For any party to be accepted as an agent, an authority to act form (A2A) must be included with the proposal. For further details concerning agents and A2A forms, refer to the current information contained in the link accessed from the CT & HA homepage.

3.2 Dealing with Hardcopy Output

On the day following registration, working dockets should be requested from the CDB. Owing to the limitations of the application, it is not possible for these to be output on the same day as registration. An acknowledgement of the receipt of a valid proposal (VO7706) will be automatically generated when a proposal case is registered.

The document which will be output to hardcopy is the working docket (VO 7456). This document should be checked against the proposal. Any errors arising from input should be highlighted with the correction required shown in red on the working docket. These errors should then be corrected on the computer.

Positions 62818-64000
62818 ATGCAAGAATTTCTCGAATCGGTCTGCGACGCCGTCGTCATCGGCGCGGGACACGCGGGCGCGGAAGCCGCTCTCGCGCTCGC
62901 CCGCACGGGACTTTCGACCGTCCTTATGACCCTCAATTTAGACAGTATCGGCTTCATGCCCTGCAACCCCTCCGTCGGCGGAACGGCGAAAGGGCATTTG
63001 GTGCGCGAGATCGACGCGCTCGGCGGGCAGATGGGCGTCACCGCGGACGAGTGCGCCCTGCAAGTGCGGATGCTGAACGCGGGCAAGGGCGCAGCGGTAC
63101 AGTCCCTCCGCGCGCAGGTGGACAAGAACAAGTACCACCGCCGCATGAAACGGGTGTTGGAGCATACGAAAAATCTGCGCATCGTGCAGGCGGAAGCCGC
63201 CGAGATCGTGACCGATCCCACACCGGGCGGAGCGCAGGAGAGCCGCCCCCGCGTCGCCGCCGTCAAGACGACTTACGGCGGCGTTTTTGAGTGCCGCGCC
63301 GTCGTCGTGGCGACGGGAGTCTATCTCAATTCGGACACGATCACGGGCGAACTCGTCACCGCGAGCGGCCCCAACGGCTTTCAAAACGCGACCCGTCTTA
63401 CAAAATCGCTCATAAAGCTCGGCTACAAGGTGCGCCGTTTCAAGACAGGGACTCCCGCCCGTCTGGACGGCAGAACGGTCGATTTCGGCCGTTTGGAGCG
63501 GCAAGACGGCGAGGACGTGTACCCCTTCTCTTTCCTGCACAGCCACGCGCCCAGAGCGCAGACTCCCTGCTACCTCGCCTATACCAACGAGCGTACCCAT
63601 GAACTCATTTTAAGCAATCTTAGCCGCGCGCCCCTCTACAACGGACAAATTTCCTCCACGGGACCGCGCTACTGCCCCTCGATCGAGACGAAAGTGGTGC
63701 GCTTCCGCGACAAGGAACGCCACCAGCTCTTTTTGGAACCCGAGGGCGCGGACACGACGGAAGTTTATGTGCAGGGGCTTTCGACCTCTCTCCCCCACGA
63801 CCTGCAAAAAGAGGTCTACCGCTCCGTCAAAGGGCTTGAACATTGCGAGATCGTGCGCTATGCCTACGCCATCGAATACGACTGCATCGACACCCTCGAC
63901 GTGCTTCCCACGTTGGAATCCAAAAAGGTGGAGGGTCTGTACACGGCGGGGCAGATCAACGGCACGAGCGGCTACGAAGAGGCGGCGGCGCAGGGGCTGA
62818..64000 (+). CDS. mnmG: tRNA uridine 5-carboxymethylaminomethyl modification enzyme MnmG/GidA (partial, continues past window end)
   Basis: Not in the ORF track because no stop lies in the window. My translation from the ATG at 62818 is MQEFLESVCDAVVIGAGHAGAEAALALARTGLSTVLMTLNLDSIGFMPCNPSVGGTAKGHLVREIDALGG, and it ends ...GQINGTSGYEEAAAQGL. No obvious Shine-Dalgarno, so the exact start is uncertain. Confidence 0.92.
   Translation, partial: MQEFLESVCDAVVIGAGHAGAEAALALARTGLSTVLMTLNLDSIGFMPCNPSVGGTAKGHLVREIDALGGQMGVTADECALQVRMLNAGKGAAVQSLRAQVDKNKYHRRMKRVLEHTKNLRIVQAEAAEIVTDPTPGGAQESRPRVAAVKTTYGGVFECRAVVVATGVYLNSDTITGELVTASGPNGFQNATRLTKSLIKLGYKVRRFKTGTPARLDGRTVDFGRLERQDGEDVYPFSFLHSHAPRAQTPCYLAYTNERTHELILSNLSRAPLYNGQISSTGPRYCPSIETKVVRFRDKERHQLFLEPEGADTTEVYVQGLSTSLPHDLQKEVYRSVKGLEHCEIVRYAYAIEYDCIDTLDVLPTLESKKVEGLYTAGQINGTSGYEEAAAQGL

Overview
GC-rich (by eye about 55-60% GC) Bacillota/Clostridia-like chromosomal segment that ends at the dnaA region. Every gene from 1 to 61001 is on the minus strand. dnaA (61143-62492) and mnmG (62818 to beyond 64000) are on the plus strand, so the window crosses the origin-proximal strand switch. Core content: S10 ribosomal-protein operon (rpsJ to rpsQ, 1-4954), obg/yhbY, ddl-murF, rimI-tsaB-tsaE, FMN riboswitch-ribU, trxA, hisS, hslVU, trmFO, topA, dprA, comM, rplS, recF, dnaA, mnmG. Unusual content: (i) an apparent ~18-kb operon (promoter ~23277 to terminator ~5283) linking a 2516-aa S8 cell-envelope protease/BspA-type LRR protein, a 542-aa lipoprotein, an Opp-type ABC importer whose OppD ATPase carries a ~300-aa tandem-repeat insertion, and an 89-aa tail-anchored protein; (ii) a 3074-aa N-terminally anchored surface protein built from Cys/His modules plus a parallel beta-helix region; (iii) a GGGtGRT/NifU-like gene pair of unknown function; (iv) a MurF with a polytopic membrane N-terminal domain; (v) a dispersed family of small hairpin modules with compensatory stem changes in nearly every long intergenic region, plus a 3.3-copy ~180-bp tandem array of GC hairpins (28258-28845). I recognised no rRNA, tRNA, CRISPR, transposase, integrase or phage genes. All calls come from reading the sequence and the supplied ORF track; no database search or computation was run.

Where incorrect details are shown on the acknowledgement letter, the generated letter should be destroyed and, following input of the correct information, a replacement should be requested from the CDB. When the acknowledgement letter is sent, it must be accompanied by the Appeals Direct leaflet ‘’What to do if you disagree with your banding‘’.

Letters must be posted on the day on which they have been produced. This date appears on the working docket as the date acknowledged.

3.3 Procedure Subsequent to the Making of Proposals

Regulation 8 of the Appeal Regs requires the LO to serve a copy of the proposal, within six weeks from receipt, on

any person, not being the proposer, who appears to be the taxpayer, and

the BA where it has served notice that it wishes to receive copies.

The former could occur, for example, when a landlord of rented property makes a proposal. The proposal copy must be accompanied by a letter VO 7713 from MS Word Template and a copy of the leaflet "What to do if you disagree with your Council Tax Banding" (VO 7587 in the CT Appeals Direct resource kit, which can be accessed from the CT & HA homepage). A copy of the letter should be kept with the case papers.

Where a BA has opted in, agreement as to the most efficient way of serving copies should be agreed with the BA concerned.

Casing-up Procedures

The case papers must be placed in a plastic wallet and include:
● Proposal
● Working docket (VO 7456 and schedule VO7457)
● Copy letters
● Previous correspondence
● Relevant questionnaires (VO7497 or 7498)